• Massively interesting Stack Overflow thread on Why is processing a sorted array faster than an unsorted array? Compilers may grant a hidden boon or turn traitor with a deep deceit. How do you tell? It's about branch prediction.
  • Can your database scale to 1000 cores? Nope. Concurrency Control in the Many-core Era: Scalability and Limitations: We conclude that rather than pursuing incremental solutions, many-core chips may require a completely redesigned DBMS architecture that is built from ground up and is tightly coupled with the hardware.
  • Not all SSDs are created equal. Power-Loss-Protected SSDs Tested: Only Intel S3500 PassesWith a follow up. If data on your SSD can't survive a power outage it ain't worth a damn. 

Don't miss all that the Internet has to say on Scalability, click below and become eventually consistent with all scalability knowledge...

Categories: Architecture

xkcd: How Standards Proliferate:

Thu, 01/02/2014 - 18:00

The great thing about standards is there are so many to choose from. What is it about human nature that makes this so recognizably true?

Categories: Architecture

Paper: Nanocubes: Nanocubes for Real-Time Exploration of Spatiotemporal Datasets

Wed, 01/01/2014 - 17:55

How do you turn Big Data into fast, useful, and interesting visualizations? Using R and technology called Nanocubes. The visualizations are stunning and amazingly reactive. Almost as interesting as the technologies behind them.

David Smith wrote a great article explaining the technology and showing a demo by Simon Urbanek of a visualization that uses 32Tb of Twitter data. It runs smoothly and interactively on a single machine with 16Gb of RAM.  For more information and demos go to

David Smith sums it up nicely:

Despite the massive number of data points and the beauty and complexity of the real-time data visualization, it runs impressively quickly. The underlying data structure is based on Nanocubes, a fast datastructure for in-memory data cubes. The basic idea is that nanocubes aggregate data hierarchically, so that as you zoom in and out of the interactive application, one pixel on the screen is mapped to just one data point, aggregated from the many that sit "behind" that pixel. Learn more about nanocubes, and try out the application yourself (modern browser required) at the link below.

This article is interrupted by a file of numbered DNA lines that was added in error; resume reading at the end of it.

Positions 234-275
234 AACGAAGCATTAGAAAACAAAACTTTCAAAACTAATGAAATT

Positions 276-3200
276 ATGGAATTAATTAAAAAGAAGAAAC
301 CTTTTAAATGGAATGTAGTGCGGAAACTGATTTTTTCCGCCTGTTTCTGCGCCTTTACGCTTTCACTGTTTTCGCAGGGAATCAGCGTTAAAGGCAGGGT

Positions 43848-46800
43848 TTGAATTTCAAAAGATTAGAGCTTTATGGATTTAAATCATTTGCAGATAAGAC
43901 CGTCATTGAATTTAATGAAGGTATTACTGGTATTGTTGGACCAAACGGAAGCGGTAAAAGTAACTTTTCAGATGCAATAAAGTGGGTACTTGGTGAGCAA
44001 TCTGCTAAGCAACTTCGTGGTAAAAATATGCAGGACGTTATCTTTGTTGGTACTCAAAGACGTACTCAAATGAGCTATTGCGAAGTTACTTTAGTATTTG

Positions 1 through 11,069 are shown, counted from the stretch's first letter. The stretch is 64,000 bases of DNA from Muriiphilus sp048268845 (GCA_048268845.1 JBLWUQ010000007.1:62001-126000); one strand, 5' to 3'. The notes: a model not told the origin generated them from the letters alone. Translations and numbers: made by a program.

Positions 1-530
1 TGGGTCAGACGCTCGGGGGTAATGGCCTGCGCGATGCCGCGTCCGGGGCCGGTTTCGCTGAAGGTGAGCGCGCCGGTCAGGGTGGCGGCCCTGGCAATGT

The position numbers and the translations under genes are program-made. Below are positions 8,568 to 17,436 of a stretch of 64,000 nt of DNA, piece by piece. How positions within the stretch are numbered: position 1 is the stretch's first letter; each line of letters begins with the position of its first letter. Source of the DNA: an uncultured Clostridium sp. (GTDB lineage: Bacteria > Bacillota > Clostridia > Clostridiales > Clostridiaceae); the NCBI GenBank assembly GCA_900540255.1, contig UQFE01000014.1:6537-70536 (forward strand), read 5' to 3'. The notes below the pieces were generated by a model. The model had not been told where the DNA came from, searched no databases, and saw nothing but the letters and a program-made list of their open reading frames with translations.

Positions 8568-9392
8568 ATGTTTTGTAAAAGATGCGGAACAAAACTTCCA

Abstract from Nanocubes for Real-Time Exploration of Spatiotemporal Datasets:

Consider real-time exploration of large multidimensional spatiotemporal datasets with billions of entries, each defined by a location, a time, and other attributes. Are certain attributes correlated spatially or temporally? Are there trends or outliers in the data? Answering these questions requires aggregation over arbitrary regions of the domain and attributes of the data. Many relational databases implement the well-known data cube aggregation operation, which in a sense precomputes every possible aggregate query over the database. Data cubes are sometimes assumed to take a prohibitively large amount of space, and to consequently require disk storage. In contrast, we show how to construct a data cube that fits in a modern laptop’s main memory, even for billions of entries; we call this data structure a nanocube. We present algorithms to compute and query a nanocube, and show how it can be used to generate well-known visual encodings such as heatmaps, histograms, and parallel coordinate plots. When compared to exact visualizations created by scanning an entire dataset, nanocube plots have bounded screen error across a variety of scales, thanks to a hierarchical structure in space and time. We demonstrate the effectiveness of our technique on a variety of real-world datasets, and present memory, timing, and network bandwidth measurements. We find that the timings for the queries in our examples are dominated by network and user-interaction latencies.
Categories: Architecture